Space Dandy

 

Animé director Shinichiro Watanabe has been father to a couple of the most timeless shows in the genre. His debut series Cowboy Bebop in 1998 was met with international praise and numerous awards, and is credited by critics with helping to bring animé to the West. His feudal-Japan period-piece follow up Samurai Champloo only furthered Watanabe’s reputation as a master of the art.

After nine years spent doing who-knows-what, Watanabe returned to his throne to direct the spectacular, eccentric Space Dandy. While unmistakably a brainchild of the same mind that conceived Bebop, this show is a vast stylistic departure from his past works. All of the sobriety of the first two series is swept away in waves of sci-fi, nonsense, psychedelia, aliens, humor, smart-phones, and boobs.

One episode sees our three unwitting protagonists on an epic quest across space to find the best ramen-stand in the galaxy, and Instagram all their dishes as they go. Another episode turns our heroes into zombies ten minutes in, and spends the rest of the show expounding upon the pros and cons of a completely zombified society. The characters frequently wind up deceased by the time the credits roll, which doesn’t interfere in the slightest with their taking part in the next part of the story.

To be sure, there is a certain glue of a plot attempting to hold it all together, but the chosen story elements are so garishly cliché as to be a joke in and of themselves. Our three protagonists (a space cowboy, a cat-alien, and a robot) search the galaxy for new species of alien to hunt, capture, and register at the galactic census for a small buck. Little do they know, a sinister villain dubbed “Dr. Gel” is hunting the cowboy Dandy everywhere he goes, believing Dandy to hold a secret power that could rule the universe. Dr. Gel reports to an even evil-er villain—some kind of flaming skull thing. The creators’ intentional irreverence is shown even here, by insisting that their sci-fi version of Hooters (called Boobies) takes up more screentime and provides more action than the actual story.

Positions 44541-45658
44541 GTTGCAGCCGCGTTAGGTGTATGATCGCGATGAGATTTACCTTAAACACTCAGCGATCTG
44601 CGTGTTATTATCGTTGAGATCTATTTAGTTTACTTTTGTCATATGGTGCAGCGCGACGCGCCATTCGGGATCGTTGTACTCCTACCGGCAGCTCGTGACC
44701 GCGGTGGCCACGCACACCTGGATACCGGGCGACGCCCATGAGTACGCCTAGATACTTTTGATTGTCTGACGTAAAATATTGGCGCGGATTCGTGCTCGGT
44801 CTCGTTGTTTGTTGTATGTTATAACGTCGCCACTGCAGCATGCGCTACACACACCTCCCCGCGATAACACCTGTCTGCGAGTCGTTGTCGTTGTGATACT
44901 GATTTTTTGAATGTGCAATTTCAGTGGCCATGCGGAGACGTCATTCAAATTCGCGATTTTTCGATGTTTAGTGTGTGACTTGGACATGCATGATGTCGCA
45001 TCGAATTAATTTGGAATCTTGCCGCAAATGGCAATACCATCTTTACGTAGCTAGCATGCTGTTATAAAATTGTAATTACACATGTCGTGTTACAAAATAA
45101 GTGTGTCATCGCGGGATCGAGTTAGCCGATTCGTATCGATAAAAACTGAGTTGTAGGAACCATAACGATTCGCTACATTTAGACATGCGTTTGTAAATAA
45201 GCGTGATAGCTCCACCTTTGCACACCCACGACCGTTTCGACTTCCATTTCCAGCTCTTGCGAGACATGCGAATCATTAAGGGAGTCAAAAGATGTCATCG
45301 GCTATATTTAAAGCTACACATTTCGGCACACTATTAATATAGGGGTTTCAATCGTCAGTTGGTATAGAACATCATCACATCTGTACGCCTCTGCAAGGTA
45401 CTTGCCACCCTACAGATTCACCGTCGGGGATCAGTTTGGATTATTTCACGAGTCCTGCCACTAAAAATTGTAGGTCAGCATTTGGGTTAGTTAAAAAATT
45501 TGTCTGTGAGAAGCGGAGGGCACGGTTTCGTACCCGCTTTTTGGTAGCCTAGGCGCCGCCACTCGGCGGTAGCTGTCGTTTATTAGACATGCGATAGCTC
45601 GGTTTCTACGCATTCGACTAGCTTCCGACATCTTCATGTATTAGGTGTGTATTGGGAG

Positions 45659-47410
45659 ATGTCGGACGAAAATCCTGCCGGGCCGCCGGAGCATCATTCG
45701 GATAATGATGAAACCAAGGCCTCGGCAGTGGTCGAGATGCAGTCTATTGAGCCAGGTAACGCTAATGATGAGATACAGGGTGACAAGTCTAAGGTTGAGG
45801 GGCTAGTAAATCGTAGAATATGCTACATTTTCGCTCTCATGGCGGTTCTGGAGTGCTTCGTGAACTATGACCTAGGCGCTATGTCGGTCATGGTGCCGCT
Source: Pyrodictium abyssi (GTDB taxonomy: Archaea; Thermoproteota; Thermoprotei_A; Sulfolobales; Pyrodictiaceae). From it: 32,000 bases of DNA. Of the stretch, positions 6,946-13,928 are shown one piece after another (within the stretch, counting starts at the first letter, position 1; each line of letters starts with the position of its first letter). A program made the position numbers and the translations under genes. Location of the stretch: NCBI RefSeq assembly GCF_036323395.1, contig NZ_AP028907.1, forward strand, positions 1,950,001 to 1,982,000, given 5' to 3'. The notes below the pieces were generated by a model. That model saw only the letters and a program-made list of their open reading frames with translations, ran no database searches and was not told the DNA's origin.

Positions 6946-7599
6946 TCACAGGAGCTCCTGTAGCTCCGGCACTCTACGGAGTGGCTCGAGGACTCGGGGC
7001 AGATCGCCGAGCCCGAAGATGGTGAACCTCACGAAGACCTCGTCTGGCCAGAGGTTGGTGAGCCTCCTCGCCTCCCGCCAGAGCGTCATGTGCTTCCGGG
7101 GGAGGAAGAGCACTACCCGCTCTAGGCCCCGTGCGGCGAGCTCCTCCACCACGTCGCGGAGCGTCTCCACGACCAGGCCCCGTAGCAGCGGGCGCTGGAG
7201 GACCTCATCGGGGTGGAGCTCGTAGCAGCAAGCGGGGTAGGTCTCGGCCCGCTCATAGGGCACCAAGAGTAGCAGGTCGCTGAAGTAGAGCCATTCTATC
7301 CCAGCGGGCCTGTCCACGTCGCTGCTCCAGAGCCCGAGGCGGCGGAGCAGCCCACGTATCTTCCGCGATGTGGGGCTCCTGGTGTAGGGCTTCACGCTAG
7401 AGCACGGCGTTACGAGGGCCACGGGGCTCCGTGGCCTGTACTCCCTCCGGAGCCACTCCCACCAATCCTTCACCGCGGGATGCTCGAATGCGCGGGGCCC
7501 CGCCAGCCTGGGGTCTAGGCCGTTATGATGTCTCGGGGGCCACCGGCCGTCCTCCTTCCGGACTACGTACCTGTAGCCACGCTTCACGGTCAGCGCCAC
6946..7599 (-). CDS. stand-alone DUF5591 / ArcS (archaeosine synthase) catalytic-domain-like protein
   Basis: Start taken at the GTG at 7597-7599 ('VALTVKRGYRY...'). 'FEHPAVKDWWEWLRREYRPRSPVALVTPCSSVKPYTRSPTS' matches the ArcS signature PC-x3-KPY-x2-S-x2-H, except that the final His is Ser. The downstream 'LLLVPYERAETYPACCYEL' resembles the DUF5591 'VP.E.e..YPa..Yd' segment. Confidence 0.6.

If you’re wondering about the purpose of such a silly-sounding show, you obviously haven’t seen it with your own eyes yet. The opening credits sequence alone is an award-worthy achievement of animation, bursting with a psychedelic mastery of color and line. Every shape here is boldly drawn and brilliantly colored; all limits of visual art seem to have been thrown to the wayside in order to have as much fun as possible.

Space Dandy is striking, arresting, and beautiful. Hordes of strange, unique aliens are present in every episode, made all the more remarkable by the fact that they’ll be forgotten within minutes. The show doesn’t hesitate at all to incorporate very different styles of animation into single episodes; they even go so far as to use a different creature designer for every alien planet the characters visit—and they visit a LOT of planets.

Bound to be underrated at first because of its unwillingness to take itself seriously for more than five minutes, Watanabe’s new series is still a masterpiece that all lovers of visual art will benefit from

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Howl was born in the wastes north of Hithlum, where only beasts and witches dare roam. He was raised by two old hags, Tabby and Wiles, who had an unhealthy fascination towards the literary arts. Howl now resides in a well-furnished cave off South Rim Trail, complete with an old iBook and Wi-Fi.